Mozilla prides itself on being held to a different standard and, this past week, we didn’t live up to it. We know why people are hurt and angry, and they are right: it’s because we haven’t stayed true to ourselves.

We didn’t act like you’d expect Mozilla to act. We didn’t move fast enough to engage with people once the controversy started. We’re sorry. We must do better.

Brendan Eich has chosen to step down from his role as CEO. He’s made this decision for Mozilla and our community.

Mozilla believes both in equality and freedom of speech. Equality is necessary for meaningful speech. And you need free speech to fight for equality. Figuring out how to stand for both at the same time can be hard.

Our organizational culture reflects diversity and inclusiveness. We welcome contributions from everyone regardless of age, culture, ethnicity, gender, gender-identity, language, race, sexual orientation, geographical location and religious views. Mozilla supports equality for all.

We have employees with a wide diversity of views. Our culture of openness extends to encouraging staff and community to share their beliefs and opinions in public. This is meant to distinguish Mozilla from most organizations and hold us to a higher standard. But this time we failed to listen, to engage, and to be guided by our community.

While painful, the events of the last week show exactly why we need the web. So all of us can engage freely in the tough conversations we need to make the world better.

We need to put our focus back on protecting that Web. And doing so in a way that will make you proud to support Mozilla.

What’s next for Mozilla’s leadership is still being discussed. We want to be open about where we are in deciding the future of the organization and will have more information next week. However, our mission will always be to make the Web more open so that humanity is stronger, more inclusive and more just: that’s what it means to protect the open Web.

We will emerge from this with a renewed understanding and humility — our large, global, and diverse community is what makes Mozilla special, and what will help us fulfill our mission. We are stronger with you involved.

Thank you for sticking with us.

Mitchell Baker, Executive Chairwoman

Ace sums it all up pretty accurately:

There will be personal consequences for opposing the left. The consequences will not just be the political ones we all accept — that is, if we lose on an issue in the normal democratic process, then we lose.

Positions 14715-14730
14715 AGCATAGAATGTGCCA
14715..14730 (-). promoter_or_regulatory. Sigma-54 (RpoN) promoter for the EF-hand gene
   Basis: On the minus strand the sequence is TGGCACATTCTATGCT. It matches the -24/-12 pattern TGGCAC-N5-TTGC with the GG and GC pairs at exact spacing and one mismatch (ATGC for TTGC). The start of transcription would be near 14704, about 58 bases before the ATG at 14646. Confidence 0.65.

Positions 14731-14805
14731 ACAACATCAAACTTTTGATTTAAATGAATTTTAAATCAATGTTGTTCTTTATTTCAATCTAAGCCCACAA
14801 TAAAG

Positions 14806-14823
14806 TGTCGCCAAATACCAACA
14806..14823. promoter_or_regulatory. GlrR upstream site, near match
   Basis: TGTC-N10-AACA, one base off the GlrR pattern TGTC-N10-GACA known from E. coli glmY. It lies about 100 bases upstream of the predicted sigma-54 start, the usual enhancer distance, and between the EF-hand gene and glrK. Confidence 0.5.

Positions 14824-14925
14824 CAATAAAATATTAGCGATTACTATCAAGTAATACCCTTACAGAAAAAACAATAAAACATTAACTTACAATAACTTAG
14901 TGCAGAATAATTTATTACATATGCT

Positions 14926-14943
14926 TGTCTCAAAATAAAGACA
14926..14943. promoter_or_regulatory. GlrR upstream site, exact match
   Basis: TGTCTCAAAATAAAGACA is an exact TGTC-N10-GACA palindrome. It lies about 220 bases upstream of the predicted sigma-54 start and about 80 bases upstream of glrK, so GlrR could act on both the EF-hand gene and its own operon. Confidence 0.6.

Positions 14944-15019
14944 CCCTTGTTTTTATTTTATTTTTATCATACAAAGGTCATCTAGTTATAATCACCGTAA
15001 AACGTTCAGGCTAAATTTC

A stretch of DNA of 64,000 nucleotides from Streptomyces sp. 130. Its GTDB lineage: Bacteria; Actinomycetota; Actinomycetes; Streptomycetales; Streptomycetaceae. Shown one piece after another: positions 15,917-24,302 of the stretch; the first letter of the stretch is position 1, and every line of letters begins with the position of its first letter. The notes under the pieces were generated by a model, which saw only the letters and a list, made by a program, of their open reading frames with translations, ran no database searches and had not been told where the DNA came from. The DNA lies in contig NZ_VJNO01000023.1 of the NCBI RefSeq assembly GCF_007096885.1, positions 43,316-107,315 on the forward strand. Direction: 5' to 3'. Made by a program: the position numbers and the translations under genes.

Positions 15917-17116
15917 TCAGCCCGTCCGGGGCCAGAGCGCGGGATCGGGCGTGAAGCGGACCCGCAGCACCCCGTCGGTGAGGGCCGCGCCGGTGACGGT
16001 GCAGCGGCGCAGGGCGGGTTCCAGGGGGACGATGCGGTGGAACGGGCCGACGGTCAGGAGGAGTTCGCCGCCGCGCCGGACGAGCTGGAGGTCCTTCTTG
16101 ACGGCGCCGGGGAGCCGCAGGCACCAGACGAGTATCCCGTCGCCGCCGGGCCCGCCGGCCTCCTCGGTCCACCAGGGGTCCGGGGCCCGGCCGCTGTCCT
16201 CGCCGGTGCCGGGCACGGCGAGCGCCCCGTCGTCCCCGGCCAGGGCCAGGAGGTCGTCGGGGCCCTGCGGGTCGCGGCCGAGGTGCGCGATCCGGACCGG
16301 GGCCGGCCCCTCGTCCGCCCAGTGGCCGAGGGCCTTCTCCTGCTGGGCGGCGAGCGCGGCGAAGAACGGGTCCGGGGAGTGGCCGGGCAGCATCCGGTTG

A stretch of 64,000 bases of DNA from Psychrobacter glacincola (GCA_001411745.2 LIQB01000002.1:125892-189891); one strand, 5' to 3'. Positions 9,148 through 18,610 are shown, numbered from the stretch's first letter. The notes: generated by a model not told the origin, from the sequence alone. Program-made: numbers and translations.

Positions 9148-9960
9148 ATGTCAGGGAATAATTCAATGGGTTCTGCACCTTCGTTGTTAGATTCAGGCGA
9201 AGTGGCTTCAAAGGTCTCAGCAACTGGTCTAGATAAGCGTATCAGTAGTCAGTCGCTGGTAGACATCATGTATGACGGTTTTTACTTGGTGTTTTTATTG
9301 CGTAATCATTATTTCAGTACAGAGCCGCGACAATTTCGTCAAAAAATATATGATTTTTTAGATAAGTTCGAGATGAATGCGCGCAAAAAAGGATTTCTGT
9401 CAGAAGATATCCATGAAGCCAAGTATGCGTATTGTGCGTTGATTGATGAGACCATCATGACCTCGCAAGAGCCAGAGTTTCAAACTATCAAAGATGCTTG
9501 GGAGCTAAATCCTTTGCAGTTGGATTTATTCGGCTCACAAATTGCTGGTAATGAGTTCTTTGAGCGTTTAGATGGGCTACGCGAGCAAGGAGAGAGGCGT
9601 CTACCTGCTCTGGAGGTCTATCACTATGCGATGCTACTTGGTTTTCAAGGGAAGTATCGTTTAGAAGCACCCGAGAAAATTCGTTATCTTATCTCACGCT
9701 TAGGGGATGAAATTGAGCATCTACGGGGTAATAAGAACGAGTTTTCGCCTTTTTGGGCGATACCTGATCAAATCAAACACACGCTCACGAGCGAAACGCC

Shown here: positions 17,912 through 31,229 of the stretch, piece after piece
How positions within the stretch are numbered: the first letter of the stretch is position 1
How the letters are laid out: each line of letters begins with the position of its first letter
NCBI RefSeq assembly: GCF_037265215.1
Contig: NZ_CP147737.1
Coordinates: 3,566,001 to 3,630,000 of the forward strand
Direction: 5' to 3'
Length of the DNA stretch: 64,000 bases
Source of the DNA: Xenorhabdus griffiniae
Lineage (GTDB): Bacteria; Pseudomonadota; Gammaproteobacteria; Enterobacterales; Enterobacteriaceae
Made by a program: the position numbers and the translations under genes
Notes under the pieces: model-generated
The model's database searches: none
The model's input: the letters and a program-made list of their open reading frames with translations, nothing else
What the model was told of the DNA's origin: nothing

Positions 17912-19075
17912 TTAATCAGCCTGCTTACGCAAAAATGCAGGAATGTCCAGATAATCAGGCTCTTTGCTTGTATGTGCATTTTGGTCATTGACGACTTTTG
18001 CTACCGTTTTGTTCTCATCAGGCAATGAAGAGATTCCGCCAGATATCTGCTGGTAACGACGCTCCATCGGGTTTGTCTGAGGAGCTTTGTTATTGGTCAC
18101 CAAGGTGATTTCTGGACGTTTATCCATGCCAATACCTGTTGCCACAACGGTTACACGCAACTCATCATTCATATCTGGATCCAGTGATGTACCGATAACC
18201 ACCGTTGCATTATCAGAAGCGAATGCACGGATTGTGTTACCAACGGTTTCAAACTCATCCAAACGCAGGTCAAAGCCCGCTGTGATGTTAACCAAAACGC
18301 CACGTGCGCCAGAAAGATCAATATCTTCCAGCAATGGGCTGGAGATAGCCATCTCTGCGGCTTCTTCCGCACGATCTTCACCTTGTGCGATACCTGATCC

We all know to accept that as the cost of being part of the American democracy.

No, the new rules are not just that you will lose on the political point, but that you will then be hounded personally for having dared to venture a contrary opinion at all.

And no one has accepted that as part of the increasingly high cost of being an American.

I’m using Safari and Chrome now. Both are managed by companies that hew Left politically and that have offered slobbering support to the Obama administration and the Democrat party. So far as I know, though, neither corporation has deliberately targeted and destroyed private individuals for failing to be good Democrats.  (Truth Revolt is also blocking Firefox access to its site and asking people to sign a petition pledging to stop using the Firefox browser. ) Apropos Firefox, let me say again that dumping it is no great sacrifice.  Over the years, it’s gotten slow, buggy, and vulnerable to malware.  I mean, really, who needs it?

Gay Marriage Open Thread

I really don’t have much to say about the DOMA decision.  I think it’s another Roe v. Wade in terms of creating rights that never existed.  The difference, though, is that the Supreme Court waited to make the decision until the tide had turned at the popular support level, with more and more Americans supporting gay marriage.

As for the Prop. 8 decision, I agree with a Facebook friend of mine who wrote:  “SCOTUS has made its ruling on Prop 8 today. No matter which side of the issue one comes down on, it should be frightening to all of us that an Attorney General of ANY STATE can simply choose not to defend ANY LAW and *POOF* the law will be overturned.”  There lies the way to tyranny, when the people no longer have standing on their own behalf.

Lastly, Kennedy has altogether too much power.  I never get the feeling that the guy has any fixed legal or constitutional principles.  At least the guys (and gals) on the Left are Lefties and the guys on the right are Righties (except for Chief Justice Roberts, who I think was blackmailed on ObamaCare).  Kennedy is a “whatever.”  When I was in law school, there was a saying that “the law is what the judge had for breakfast.”  With Kennedy, it’s also what he had for lunch, dinner, and his little midnight snack.

Please chime in here with your feelings on the subject.

 

A clever statement by a Leftist reveals that the Left views the Constitution as a content-free document

MoveOn.org has created an online poster that has been getting a fair amount of play on Facebook.  The page is entitled “The #1 Reminder Every GOP Lawmaker Needs To See.”  It then quotes “American Hero” Jamie Raskin, a law professor, before successfully running for Maryland’s State Senate himself, testified before the Maryland State Senate in 2006.  Back then, he had this to say:

Senator, when you took your oath of office, you placed your hand on the Bible and swore to uphold the Constitution.  You didn’t place your hand on the Constitution and swear to uphold the Bible.